Valuation can be bullish and bearish at the same time; PFCB is a perfect example of this.  From our seat, we feel that it is cheap for a reason.   We would be willing to bet that estimates are too high because it’s likely going to cost more than expected to turn the ship around.  It can be fixed, but just when the valuation trap will turn into a cheap valuation remains to be seen.  We don’t think it happens in the next three months at least.

 

In the interim the key things to focus on are as follows, along with our take on each:

 

1. Is management on the right track?

HEDGEYE: We believe so but, again, it is disconcerting that what other industry players have been utilizing for a long time is only being integrated in PFCB’s process now.  Performance of P.F. Chang’s brand will be the yardstick to measure how management is performing.

 

2. How long is it going to take?

HEDGEYE: We estimate two years; management says 2012 is the transition year with high inflation and “wild card” revenue.  2013 will also see a rising cost structure.

 

3. How expensive will it be to fix the problems, assuming they can be fixed?

HEDGEYE: Very.  These undertakings are difficult to get right the first time as well.

 

Unfortunately there are a lot of variables that are not within their control.  As management said last week the "revenue" outlooks is the “wild card” and are unsure of the outcome from the new initiatives the company is embarking on.  The road to remedying what ails the P.F. Chang's brand is filled with pot holes.  The brand has very loyal customer base, but uncertainties remain around how exactly the company is going to bring back the lapsed user.  As we view it, the new “Strategic Platform” they laid out is all about increasing costs and there was no talk of where they might be able to increase efficiencies. 

 

 

The PF Chang’s “Strategic Platform” to brand revitalization looks like this:

  1. Eliminate barriers to entry.  No entry level pricing on the menu and pricing at lunch needs to come down.
  2. Elevate the guest experience.  Management has added 150 basis points back to the labor line and the brand is in need of an extensive remodel program to serve good food in a clean, inviting atmosphere.
  3. Operate “with a fanatical focus on guest satisfaction” (same as the second point).  They have opened a new store in Providence RI with a new look and feel.  There will be 5-8 remodels in 2012.
  4. Communicate with the guest: “We want you back”. The dilemma for the company is that the P.F. Chang’s brand does not have the density to achieve a national message via television.  The alternative is an increased social media exposure and a revamp of the loyalty program. The current loyalty program gives the guest a 10% discount.  The company said last week they will be moving to a “surprise and delight” loyalty program (like PNRA). 

 

One the biggest challenges that the company faces is bringing people back at lunch.  There is a real price/value issue at lunch with only a 20% difference between lunch and dinner average check.  As management says “people think we are serving dinner at lunch”.  At dinner, customers share entrees but the lunch menu is not designed in a way that facilitates sharing.  The current average check at lunch is $17 and to be competitive it needs to be reduced by $2, according to management.   We contend that management is being conservative in this regard; $13 is likely a better level given that many big players in casual dining make lunch available for less than $10.  So the dilemma is that with 30% of the business coming at lunch and the concept looking at a $3-$5 decline in the average check, can management menu-engineer items that can survive that type of decline?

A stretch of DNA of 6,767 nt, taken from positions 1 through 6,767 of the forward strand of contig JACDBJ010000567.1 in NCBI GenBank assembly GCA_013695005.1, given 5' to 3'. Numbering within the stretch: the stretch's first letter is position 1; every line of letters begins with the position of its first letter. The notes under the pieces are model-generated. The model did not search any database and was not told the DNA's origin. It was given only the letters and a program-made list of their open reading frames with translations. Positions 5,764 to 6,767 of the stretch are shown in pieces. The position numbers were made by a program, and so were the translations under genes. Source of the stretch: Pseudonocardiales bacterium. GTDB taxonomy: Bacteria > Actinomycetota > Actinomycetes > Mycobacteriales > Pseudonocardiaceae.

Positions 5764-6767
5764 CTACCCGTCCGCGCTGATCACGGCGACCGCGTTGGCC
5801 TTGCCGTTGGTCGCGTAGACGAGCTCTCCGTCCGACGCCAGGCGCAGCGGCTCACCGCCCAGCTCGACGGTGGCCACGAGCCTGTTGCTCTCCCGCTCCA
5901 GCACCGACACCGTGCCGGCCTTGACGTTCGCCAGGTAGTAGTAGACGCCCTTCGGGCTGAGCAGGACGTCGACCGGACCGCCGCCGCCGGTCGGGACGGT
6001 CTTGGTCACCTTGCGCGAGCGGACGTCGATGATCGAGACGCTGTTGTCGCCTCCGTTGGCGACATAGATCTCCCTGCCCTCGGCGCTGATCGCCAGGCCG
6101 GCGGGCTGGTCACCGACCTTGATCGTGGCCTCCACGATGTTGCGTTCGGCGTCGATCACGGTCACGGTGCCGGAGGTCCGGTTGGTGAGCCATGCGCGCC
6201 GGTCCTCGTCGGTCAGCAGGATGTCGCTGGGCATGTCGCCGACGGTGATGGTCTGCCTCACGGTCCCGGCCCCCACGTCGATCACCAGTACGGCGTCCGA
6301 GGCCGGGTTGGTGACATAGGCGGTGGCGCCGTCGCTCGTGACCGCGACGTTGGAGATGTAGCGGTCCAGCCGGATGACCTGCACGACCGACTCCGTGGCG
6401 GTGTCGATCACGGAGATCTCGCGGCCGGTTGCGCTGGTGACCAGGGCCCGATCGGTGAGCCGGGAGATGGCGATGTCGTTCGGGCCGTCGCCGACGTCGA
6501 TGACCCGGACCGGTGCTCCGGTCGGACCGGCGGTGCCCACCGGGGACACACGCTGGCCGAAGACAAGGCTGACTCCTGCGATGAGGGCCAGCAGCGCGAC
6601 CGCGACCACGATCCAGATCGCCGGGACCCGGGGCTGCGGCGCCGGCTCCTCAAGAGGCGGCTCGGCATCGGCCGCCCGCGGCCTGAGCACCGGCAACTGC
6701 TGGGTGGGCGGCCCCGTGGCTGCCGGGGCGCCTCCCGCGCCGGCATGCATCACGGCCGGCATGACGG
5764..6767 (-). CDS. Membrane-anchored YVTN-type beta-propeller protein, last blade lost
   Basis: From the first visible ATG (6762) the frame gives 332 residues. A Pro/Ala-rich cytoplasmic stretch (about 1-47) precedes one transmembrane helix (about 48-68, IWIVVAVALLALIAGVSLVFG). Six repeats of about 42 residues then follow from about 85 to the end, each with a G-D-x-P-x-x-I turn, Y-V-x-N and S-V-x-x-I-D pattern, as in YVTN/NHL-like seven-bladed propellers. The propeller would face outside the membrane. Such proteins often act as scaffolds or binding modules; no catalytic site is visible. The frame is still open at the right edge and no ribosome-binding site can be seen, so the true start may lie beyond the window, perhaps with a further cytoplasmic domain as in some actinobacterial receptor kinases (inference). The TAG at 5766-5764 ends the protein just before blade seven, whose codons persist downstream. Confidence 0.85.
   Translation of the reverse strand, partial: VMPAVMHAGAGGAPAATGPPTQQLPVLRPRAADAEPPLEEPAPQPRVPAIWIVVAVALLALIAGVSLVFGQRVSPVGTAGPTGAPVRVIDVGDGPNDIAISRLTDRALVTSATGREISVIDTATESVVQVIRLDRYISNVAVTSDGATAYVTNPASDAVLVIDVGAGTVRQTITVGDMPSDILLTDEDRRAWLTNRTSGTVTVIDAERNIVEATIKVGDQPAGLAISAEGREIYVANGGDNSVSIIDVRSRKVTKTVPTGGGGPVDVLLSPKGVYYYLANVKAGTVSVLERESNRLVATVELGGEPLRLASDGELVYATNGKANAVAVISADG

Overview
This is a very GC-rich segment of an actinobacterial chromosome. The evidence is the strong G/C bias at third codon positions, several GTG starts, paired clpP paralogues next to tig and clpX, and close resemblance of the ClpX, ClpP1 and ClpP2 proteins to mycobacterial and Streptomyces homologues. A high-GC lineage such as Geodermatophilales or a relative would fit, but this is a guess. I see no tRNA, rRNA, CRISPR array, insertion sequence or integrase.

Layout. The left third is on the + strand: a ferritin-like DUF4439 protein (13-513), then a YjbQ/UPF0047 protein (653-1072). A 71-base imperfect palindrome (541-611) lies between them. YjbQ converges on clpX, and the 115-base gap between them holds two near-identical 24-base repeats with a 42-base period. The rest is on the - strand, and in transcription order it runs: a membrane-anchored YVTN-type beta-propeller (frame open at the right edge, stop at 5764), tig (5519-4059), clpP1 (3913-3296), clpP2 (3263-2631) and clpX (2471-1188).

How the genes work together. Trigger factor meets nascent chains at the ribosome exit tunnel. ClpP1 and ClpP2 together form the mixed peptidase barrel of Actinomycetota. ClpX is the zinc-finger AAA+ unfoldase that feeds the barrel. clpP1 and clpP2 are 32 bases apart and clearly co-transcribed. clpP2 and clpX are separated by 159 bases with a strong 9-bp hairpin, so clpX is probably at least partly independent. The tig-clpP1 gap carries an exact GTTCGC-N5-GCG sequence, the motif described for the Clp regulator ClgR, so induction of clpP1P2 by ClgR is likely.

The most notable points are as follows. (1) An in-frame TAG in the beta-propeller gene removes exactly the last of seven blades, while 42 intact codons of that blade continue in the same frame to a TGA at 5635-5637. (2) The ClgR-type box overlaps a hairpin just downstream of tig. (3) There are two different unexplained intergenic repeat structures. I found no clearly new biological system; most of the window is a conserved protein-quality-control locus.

I was shocked to learn that the loyal user of P.F. Chang’s comes four times per year; I would have thought it was much more.  So, how do you bring in new customers (hopefully younger customers) while at the same time keeping the existing loyal costumer from spending less when they walk in the door? 

 

I don’t want to discount the potential for Pei Wei but management’s strategy for this brand is very confusing.  Their consumer research says that Pei Wei also has a price/value problem, and they have recently introduced “selects” with a lower price point to help the sales problem.  While it’s still early, sales trends have improved, and management said there has been very little erosion in the average check. 

 

All that being said the company’s commentary on the introduction of the Pei Wei Asian Market was confusing.   The new concept (another version of Pei Wei) is geared to a have 500 bps better margins, lower price points, reduce labor costs, flexible floor plan, reduced square feet and more portable food.

 

The new Pei Wei concept is geared to operate with significantly less labor costs.  So what does this say about the current Pei Wei concept of which, by the way, they are opening 16 new stores in 2012?  All I can say about Pei Wei is watch what they do not what they say!

 

I don’t want to buy a cheap stock on the “hope” that I get bailed out by some PE firm.  I also don’t want to short a stock that could fall prey to some activists or PE firm taking the company private.  Management tried to make a compelling case but, upon reflection, we are staying on the sidelines.   

 

The consumer is not dumb.  Restaurant companies with average check issues cannot manage margins and check in such a way that allows them to execute the business perfectly.  There is no reason to rush in.  Mr. Federico and team still have some work to do and there is much to be learned from the P.F. Chang’s of the future to be constructed in California.  The company had it too easy for too long.  Now there remains a lot of uncertainty and the onus is on management to reassure investors with results going forward.